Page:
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article imageWhy private browsing looks set to become more private

By Tim Sandle     Feb 23, 2018 in Technology
Boston - Private web browsing looks set to become even more private following a new initiative. A new system patches the security holes left open by web browsers' private-browsing activities.
Although web browsers come equipped with private-browsing modes, where they temporarily halt recording the user's browsing history, it remains that any data accessed during such private browsing sessions can still become tucked away in a computer's memory. This means that a knowledgeable cyber-attacker could still find a way to retrieve it. To overcome this, a new security system has been proposed.
The new system, from the Massachusetts Institute of Technology, makes use of JavaScript decryption algorithms, embedded in web pages and code obfuscation, in order to patch security holes left open by web browsers' private-browsing functions. The new system is called Veil.
Veil is intended to make private browsing more private. Here Veil provides added protections to any person who uses a shared computer, such as in an office or hotel. The system can be used in conjunction with existing private-browsing systems or alongside other anonymity networks like Tor (a method designed to protect the identity of web users living in countries with comparatively less Internet freedom use).
According to lead researcher Frank Wang, the developers began by posing reflective questions: "We asked, 'What is the fundamental problem?' And the fundamental problem is that [the browser] collects this information, and then the browser does its best effort to fix it. But at the end of the day, no matter what the browser's best effort is, it still collects it. We might as well not collect that information in the first place."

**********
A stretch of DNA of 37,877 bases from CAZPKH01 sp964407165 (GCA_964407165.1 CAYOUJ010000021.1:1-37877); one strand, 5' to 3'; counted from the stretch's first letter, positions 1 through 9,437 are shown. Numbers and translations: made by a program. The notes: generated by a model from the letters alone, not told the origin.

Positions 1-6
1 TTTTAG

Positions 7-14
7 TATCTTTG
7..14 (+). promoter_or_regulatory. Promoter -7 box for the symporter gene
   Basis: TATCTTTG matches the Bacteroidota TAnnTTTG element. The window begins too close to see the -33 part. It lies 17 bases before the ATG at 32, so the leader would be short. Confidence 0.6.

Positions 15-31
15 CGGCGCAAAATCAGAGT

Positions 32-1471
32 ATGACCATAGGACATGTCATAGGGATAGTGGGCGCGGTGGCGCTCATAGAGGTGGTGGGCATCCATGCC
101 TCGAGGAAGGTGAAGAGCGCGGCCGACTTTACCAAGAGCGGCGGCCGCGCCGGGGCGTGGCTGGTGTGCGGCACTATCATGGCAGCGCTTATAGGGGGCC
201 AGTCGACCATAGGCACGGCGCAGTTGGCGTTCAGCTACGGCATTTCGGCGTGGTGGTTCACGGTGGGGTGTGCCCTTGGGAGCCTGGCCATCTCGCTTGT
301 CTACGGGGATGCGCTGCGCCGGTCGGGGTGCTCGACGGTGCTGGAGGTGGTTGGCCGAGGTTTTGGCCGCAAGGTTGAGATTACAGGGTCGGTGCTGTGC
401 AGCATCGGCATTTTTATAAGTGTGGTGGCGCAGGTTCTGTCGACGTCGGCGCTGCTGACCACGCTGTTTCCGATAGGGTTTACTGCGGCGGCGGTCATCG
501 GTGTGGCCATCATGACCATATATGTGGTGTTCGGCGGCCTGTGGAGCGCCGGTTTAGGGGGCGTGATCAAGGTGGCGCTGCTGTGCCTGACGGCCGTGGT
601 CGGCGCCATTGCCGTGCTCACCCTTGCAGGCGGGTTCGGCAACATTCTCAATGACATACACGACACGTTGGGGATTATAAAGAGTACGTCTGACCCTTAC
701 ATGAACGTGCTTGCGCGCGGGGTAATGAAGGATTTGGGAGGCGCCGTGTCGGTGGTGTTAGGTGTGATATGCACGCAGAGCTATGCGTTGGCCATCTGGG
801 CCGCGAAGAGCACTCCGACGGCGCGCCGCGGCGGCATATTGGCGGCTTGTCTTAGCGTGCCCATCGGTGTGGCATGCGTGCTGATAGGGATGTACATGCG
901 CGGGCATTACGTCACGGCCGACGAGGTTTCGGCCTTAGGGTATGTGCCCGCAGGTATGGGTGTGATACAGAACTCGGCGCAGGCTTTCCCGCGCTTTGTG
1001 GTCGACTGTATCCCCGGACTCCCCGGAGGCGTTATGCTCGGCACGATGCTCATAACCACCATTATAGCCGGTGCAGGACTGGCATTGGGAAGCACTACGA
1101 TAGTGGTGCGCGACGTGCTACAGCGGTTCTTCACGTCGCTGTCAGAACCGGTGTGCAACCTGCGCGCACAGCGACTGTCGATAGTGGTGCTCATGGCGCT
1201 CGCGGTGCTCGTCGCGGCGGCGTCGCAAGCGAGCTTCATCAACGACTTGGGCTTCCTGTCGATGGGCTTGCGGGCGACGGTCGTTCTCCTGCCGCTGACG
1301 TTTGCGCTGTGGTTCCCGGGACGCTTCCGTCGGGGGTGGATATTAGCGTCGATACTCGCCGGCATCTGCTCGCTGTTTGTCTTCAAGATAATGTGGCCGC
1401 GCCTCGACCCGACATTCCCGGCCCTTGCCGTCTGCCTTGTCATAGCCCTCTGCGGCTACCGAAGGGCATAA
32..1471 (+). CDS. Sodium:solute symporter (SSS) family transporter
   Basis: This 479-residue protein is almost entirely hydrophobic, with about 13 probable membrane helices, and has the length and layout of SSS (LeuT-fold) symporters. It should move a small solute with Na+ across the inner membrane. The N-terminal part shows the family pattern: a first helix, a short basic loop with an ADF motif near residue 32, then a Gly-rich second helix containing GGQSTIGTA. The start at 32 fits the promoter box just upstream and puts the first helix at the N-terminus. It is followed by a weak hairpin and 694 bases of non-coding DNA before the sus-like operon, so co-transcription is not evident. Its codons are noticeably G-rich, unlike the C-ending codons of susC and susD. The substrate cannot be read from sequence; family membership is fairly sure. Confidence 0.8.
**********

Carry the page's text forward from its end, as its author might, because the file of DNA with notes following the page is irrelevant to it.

Veil ensures that any data the browser loads into its memory remains encrypted until it is actually displayed on-screen. A user, instead of keying in a URL into the browser's address bar, goes to the Veil website and enters the URL address here. Then a special server (a blinding server) transmits a version of the requested page that has been translated into the Veil format.
The new system was demonstrated at the Network and Distributed Systems Security Symposium, which took place in February 2018 in San Diego. The conference is designed to foster information exchange among researchers and practitioners of network and distributed system security.
More about Internet, Web browsers, Security, Cybersecurity
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